The undersigned organizations note that such orders, issued without stating cause and pursuant to security directives, lack any legal basis. Under Article 62 of the constitution, persons banned from travel must be informed of the ban, its duration, and its cause as soon as it is issued. Such bans also constitute a curtailment of individual liberties that contravenes Article 54 of the constitution, which protects individual freedoms against arbitrary actions by state authorities, including the judiciary, and requires the affected person to be informed immediately of the grounds for the ban. This was not the case in any of the aforementioned incidents.

Travel bans are not the only violation faced by political and rights activists who seek to travel. Some have been questioned for hours inside the airport before being allowed to travel, while others have had their bags and electronic devices searched without grounds or a judicial warrant. Others have been questioned about their trips and activities abroad when they return from abroad.

These decrees and harassments follow from a fierce crackdown by state authorities aimed at shutting down the public sphere and paralyzing civil society and those involved in it. Measures began on November 10, 2014 when the Ministry of Social Solidarity began requiring all entities working in civil society activities to register under a flawed NGO law. The state has also repeatedly threatened to reopen the foreign funding case from 2011 in retaliation against civil society groups; the case involves serious charges including high treason and the receipt of foreign funding with the purpose of implementing foreign agendas to instigate chaos. In the run-up to the anniversary of the January 25 revolution, dozens of homes around Downtown Cairo were raided and searched to ensure that activists “don’t have breathing space.Several young people were arrested on charges of inciting demonstrations and a number of cultural institutions were shut down.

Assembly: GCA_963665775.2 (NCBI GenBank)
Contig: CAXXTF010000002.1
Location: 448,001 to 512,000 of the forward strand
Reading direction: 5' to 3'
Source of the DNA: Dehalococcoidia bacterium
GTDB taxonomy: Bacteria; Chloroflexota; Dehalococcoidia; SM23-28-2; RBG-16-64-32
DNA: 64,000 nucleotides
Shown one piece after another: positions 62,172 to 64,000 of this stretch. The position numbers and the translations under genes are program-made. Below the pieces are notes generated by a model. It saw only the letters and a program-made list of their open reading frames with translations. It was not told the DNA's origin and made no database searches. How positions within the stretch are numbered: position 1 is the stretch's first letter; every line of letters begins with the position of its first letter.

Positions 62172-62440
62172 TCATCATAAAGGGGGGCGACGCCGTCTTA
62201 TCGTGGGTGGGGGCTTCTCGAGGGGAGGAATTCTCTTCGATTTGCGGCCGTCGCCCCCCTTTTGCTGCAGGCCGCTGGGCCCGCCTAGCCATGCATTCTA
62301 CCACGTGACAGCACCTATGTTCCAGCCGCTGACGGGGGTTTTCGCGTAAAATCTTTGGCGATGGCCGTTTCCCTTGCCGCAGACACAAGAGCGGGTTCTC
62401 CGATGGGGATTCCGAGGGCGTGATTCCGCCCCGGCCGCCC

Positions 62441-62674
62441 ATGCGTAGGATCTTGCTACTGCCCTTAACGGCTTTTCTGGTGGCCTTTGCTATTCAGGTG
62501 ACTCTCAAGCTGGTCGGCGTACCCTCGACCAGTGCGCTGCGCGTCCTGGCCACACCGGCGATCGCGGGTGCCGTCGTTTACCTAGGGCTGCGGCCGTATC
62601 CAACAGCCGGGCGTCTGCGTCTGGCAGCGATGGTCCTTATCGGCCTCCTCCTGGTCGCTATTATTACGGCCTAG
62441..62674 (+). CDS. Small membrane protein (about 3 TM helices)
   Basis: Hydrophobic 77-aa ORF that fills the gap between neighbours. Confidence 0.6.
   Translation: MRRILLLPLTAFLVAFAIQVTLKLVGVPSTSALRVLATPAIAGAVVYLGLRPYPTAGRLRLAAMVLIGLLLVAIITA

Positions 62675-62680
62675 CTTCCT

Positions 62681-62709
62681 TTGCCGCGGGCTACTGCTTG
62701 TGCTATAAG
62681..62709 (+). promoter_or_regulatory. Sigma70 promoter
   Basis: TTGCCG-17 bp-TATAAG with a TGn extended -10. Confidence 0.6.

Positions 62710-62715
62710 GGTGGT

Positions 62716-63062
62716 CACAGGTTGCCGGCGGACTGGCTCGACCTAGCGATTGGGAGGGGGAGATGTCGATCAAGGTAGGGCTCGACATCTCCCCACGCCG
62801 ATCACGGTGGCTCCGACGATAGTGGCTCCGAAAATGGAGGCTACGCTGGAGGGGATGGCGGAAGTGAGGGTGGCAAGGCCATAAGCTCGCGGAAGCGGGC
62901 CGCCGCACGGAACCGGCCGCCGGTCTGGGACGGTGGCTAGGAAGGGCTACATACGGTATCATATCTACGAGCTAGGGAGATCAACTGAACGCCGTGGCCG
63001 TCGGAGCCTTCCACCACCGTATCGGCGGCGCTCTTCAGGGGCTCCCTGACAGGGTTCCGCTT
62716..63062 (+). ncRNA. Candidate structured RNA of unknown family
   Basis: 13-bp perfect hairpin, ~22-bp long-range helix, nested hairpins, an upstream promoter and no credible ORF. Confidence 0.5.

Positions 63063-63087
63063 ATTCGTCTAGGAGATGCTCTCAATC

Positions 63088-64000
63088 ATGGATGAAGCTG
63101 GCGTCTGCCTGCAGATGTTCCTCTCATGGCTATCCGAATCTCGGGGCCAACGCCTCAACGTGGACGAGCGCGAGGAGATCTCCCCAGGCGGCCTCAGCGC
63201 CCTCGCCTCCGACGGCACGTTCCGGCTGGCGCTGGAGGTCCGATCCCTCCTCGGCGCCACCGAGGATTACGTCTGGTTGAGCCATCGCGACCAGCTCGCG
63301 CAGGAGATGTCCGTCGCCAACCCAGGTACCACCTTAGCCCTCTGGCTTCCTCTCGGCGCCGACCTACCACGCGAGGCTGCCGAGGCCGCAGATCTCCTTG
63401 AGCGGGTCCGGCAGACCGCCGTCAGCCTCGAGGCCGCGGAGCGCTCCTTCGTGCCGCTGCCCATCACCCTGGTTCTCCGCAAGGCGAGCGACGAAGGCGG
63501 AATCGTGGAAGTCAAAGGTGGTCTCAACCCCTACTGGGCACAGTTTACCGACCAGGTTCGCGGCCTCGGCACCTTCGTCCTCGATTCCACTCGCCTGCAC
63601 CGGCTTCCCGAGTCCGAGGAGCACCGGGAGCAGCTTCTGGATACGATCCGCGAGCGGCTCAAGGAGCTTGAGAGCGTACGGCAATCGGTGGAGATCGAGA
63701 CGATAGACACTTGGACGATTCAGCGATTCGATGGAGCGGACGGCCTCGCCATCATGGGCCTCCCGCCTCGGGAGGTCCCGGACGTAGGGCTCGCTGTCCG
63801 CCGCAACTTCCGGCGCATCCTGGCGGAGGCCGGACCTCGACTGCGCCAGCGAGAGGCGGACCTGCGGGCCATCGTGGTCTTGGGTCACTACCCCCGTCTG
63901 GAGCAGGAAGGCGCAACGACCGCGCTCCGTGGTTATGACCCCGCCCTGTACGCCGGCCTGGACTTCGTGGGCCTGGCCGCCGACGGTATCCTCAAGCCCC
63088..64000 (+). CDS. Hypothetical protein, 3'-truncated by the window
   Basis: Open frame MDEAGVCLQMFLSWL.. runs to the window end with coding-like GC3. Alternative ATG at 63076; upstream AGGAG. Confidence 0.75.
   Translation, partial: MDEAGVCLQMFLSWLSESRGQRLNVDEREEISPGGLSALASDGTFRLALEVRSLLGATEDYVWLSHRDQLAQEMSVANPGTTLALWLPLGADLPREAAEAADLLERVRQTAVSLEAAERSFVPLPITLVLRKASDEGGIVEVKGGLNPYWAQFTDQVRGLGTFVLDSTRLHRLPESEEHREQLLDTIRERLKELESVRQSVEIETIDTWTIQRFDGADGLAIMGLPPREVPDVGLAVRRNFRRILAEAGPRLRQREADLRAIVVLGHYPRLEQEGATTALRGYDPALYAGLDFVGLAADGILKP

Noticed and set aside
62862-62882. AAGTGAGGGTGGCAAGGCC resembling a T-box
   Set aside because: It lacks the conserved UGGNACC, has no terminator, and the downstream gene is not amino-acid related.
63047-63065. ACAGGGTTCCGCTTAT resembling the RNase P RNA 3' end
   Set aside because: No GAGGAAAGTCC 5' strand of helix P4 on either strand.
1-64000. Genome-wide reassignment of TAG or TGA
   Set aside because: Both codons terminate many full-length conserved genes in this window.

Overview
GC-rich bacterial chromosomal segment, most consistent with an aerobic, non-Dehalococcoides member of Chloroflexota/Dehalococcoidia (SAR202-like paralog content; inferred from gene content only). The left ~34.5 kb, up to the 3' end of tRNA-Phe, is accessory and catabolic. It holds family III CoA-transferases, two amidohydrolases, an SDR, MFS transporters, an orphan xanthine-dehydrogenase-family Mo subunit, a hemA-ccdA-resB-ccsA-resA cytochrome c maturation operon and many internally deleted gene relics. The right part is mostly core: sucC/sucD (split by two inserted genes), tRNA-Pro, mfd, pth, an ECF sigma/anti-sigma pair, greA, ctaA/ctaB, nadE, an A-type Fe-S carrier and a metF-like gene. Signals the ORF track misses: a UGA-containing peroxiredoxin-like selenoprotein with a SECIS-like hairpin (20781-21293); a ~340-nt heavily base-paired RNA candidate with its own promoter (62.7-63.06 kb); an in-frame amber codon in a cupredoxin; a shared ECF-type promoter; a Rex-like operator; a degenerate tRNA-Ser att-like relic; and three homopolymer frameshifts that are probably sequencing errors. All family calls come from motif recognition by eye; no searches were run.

Signatory organizations

1. Cairo Institute for Human Rights Studies

2. ADALAH Center for Rights & Freedoms “ACRF”

3. Alhaqanya Foundation of Rights and freedoms

4. Andalus Institute for Tolerance and Anti-Violence Studies

5. Appropriate Communications Techniques for Development (ACT)

6. Arab Network for Human Rights Information

7. Arab Penal Reform Organization

8. Association for Freedom of Thought and Expression

9. Center for Egyptian Women’s Legal Assistance

10. Egyptian Commission for rights and freedoms

11. El-Nadeem Centre for the rehabilitation of victims of violence and torture

12. Foundation Of The Victims Of Abduction And Forced Disappearance

13. Habi Center for Environmental Rights

14. Hesham Mobarak Law Center

15. Masryoon Against Religious Discrimination

16. National group for human rights and law

17. Nazra for Feminist Studies

18. The Egyptian Association for Community Participation Enhancement

19. The Egyptian Center for Economic and Social Rights

20. The Egyptian Center for Public Policy Studies

21. The Egyptian Initiative for Personal Rights